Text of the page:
This Jesus who is light challenges me to be a person who walks in love, to be a person who recognizes the dignity and humanity in everyone I meet as I walk in this way of Jesus and as I see by his light, I cannot help but see systems that are broken, systems that are biased, systems that cost some people more than others. I can’t help but see, and it causes me to want to follow even more closely this Jewish rabbi from Palestine.
And finally, if we know anything from scripture, we know that God is love. And so whatever imagery we are given of Jesus, wherever we see Jesus name used, that’s my litmus test friends.
That’s where I look. And I say, is love there, too? Am I seeing Jesus name associated with love?
And if I am, then yes, yes.
That that is a glimpse into who God is. That is a glimpse into who Jesus is. And if I see Jesus name and there is not love there, if there is only hatred, racism, violence, selfishness, greed, injustice, and the name Jesus is attached to that… Friends, that has nothing to do with the Jesus we are seeking to follow.
Follow the love Friends, that’s how you know. You follow the love and you find Jesus. May we remain faithful to this journey of following Jesus. May this name…. My dream would be that this name, if we asked a day in the future, would cause people to say other things. That maybe when people would hear the name Jesus, they would think… They would think of love. They would think of justice, they would think of equality.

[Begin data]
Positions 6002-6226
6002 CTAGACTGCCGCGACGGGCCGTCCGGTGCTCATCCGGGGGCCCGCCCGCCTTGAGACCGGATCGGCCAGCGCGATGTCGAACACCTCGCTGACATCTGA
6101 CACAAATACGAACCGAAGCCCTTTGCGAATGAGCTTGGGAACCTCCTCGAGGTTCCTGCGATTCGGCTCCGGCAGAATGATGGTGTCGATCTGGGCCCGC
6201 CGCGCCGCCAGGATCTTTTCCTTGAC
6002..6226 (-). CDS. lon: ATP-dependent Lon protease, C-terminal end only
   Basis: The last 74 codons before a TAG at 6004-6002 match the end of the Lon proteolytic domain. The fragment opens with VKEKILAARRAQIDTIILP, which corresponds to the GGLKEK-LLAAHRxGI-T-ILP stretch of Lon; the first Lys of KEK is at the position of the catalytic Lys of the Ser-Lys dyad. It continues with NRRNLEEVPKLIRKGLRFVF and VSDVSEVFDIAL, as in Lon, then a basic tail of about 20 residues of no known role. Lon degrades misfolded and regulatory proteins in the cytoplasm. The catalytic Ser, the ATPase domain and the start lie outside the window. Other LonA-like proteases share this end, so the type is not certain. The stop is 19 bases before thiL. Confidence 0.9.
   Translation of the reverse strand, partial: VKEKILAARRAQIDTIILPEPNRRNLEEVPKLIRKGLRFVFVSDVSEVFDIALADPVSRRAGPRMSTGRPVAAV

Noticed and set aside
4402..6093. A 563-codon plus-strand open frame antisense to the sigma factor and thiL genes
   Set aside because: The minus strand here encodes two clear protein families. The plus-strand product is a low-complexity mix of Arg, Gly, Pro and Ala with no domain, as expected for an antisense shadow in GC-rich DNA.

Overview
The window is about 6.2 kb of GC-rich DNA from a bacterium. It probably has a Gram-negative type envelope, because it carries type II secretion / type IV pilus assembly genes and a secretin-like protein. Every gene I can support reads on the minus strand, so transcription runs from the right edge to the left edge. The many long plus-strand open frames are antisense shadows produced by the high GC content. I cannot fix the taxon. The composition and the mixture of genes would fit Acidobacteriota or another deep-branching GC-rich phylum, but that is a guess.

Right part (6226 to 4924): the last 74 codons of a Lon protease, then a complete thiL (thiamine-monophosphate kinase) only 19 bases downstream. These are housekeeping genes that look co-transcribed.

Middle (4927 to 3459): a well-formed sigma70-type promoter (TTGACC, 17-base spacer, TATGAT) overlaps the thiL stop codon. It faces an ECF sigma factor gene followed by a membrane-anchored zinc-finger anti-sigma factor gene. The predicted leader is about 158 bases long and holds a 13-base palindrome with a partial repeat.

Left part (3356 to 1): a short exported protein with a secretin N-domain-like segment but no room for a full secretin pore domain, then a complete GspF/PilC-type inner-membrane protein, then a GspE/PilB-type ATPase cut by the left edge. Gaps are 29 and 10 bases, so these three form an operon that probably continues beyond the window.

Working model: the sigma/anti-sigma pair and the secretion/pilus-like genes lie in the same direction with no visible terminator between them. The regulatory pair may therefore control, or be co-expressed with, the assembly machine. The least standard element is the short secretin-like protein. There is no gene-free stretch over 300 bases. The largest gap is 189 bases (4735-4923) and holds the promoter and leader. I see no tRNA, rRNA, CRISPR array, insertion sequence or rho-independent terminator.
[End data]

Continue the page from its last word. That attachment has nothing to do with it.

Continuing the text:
They would think of anti-racism. They would they would think of economic justice. They would think of stories where people had enough to eat and where people had a place to live and where people had a job to go to with a a living wage. They would think of people being able to get the care that they deserve when they feel sick.
What if… What if we were together with Jesus on the move, working toward a world where people would give feedback like that, when they heard the name Jesus. And they would immediately say, I know Jesus is love. When I hear the name Jesus, all I have to do is follow the love. And so friends if that feels too pie in the sky, too big to wrap our minds around this morning…
What I do and this is honest, what I do to kind of practice seeing Jesus in the every day, seeing Jesus in our midst, paying attention to who Jesus really is. Is that if, if scripture tells us that God and Jesus are good, are loving are true, are life-giving. That I just look for where there’s goodness and truth and life and love, and there I find something of Jesus. I find something of who God is.
And so friends, may you be on the lookout constantly for Jesus, and may you follow the love until you find the work of love that is yours to do in his name.
And all God’s people said, Amen.